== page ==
February 11, 2013
Hey guys! My name is Samuel Favela (you can call me Samwell) and I’m currently a journalism major at Long Beach City College. Nice to meet you all!
What’s my story? I used to attend Cal Poly Pomona but left because, like most college students, I had no idea what direction I was going in. After a year off, I decided to move back home and try out a community college; I had my doubts at first but by mid-term, I LOVED my new school! The environment was fresh, there was so much diversity and the people there were actually willing to carry a conversation with me. I quickly realized I had a better connection there than I did at Cal Poly with both local students and ones from all over the nation.
My interest in journalism transpired from me always writing on my own time, taking pictures of cool random things and my people skills. To be honest, it was a lucky guess: I only took the classes because they were open and I needed four more units to get financial aid but two classes into my first journalism class (public relations), I was hooked. I even received an award for being at the top of my class. Good guess, huh? As of right now, I am interested in transferring to Cal State Long Beach after I take all the classes I need at LBCC, but who knows? I didn't expect to be going to LBCC and given how much I like change, I wouldn’t be surprised if I end up in New York!
What do I hope to get out of this virtual internship? I love the thought of being the voice for a community or generation. I have a voice I know how to use and if I can speak for someone who can't say the words themself, it would be my honor. I hope this is the start of a beautiful virtual relationship! :)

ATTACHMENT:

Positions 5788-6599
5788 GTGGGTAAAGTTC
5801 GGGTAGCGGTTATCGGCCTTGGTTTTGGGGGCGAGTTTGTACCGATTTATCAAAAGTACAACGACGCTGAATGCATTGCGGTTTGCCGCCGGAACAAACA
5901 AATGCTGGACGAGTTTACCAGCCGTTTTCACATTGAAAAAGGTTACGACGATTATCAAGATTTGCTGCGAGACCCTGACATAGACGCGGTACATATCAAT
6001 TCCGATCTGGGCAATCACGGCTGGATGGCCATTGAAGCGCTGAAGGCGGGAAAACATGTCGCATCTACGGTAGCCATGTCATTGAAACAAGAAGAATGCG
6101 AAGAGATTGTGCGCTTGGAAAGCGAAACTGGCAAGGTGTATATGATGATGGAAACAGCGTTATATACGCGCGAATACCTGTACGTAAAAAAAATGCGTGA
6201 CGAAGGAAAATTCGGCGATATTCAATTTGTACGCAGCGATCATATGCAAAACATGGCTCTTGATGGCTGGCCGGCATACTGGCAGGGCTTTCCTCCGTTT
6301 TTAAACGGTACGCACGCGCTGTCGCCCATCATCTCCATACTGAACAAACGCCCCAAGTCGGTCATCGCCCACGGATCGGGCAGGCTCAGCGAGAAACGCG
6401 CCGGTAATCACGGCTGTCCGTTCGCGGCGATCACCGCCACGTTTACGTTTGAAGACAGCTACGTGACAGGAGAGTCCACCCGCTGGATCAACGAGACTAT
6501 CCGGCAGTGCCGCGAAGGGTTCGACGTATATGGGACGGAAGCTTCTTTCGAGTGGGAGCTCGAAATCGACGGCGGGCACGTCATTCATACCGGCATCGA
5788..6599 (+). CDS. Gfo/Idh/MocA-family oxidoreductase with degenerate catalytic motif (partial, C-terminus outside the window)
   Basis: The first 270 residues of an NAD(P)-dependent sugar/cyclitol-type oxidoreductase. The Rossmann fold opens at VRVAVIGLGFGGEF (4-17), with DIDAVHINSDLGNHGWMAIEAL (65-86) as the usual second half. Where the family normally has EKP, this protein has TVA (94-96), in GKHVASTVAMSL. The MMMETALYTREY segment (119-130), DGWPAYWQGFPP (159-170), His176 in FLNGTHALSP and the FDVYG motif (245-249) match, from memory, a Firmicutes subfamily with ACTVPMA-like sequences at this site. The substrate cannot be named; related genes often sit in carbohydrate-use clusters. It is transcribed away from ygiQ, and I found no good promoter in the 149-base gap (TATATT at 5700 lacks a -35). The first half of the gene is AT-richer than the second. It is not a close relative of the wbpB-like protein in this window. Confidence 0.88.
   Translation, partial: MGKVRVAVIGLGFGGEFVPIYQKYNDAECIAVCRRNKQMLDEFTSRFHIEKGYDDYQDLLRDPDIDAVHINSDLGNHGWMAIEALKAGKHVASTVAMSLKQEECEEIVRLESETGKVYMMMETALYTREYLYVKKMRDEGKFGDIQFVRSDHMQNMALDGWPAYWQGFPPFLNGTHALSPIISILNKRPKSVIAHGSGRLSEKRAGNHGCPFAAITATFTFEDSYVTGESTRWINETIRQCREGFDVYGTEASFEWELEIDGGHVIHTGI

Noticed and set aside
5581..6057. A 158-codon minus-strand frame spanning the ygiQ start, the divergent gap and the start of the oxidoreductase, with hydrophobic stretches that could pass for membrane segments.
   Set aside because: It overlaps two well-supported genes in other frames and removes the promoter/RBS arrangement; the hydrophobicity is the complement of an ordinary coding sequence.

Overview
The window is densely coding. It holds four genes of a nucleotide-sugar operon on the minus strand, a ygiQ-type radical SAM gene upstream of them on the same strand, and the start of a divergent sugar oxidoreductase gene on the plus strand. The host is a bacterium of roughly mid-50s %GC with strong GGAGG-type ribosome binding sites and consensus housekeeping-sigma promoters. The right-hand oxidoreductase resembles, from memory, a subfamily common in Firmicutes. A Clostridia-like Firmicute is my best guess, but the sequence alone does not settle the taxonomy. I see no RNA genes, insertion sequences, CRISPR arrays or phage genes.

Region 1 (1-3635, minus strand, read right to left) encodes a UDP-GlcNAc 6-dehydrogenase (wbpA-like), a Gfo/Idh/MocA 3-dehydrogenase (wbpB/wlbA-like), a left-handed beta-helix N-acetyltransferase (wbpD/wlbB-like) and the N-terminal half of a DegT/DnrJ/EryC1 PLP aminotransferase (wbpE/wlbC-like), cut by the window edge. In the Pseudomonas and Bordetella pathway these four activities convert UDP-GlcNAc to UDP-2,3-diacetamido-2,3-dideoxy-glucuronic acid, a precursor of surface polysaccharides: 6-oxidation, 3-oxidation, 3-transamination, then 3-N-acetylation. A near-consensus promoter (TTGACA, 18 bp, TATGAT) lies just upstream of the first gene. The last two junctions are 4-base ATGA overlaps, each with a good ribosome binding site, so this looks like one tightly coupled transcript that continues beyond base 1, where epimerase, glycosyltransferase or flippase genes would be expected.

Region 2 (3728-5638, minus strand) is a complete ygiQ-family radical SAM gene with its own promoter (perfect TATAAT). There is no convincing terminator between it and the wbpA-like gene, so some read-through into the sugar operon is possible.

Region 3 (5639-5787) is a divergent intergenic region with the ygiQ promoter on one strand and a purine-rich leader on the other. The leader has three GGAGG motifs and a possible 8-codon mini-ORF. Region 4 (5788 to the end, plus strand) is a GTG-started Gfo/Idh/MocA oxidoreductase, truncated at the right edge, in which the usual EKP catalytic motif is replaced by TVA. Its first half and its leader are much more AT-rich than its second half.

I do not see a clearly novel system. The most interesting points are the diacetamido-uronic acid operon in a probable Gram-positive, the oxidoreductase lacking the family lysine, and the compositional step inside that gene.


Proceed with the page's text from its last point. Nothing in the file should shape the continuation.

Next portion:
This year, The National WWII Museum asks: How can people who disagree still work together for victory?
In order to fight – and ultimately win – WWII, the United States allied itself with countries it had political, economic and strategic disagreements with – both small and large. On the Home Front disagreements existed between politicians of different parties, between workers and factory owners, and between racial groups. Most times (but not always) we were able to put aside these differences for the greater good.
For your essay, think about the United States today – both the country as a whole and your city, school and even your family. You will see differences of opinion on a variety of subjects – both small and large. Examine these differences along with our common goals to answer the question: How can people who disagree still work together to solve a problem? Use WWII as a starting point and base your essay in part on America’s involvement in WWII. But don’t stop in the past. Use specific examples from your own experiences that support your ideas. This is not a research paper. Your essay will be judged foremost for its originality, clarity of expression, and adherence to contest theme, as well as its historical accuracy, grammar, spelling, and punctuation. The National WWII Museum staff will read and evaluate entries.
The National WWII Museum is accepting entries through March 29th. If you are interested in learning more about this or other scholarship opportunities, conduct a free scholarship search today!
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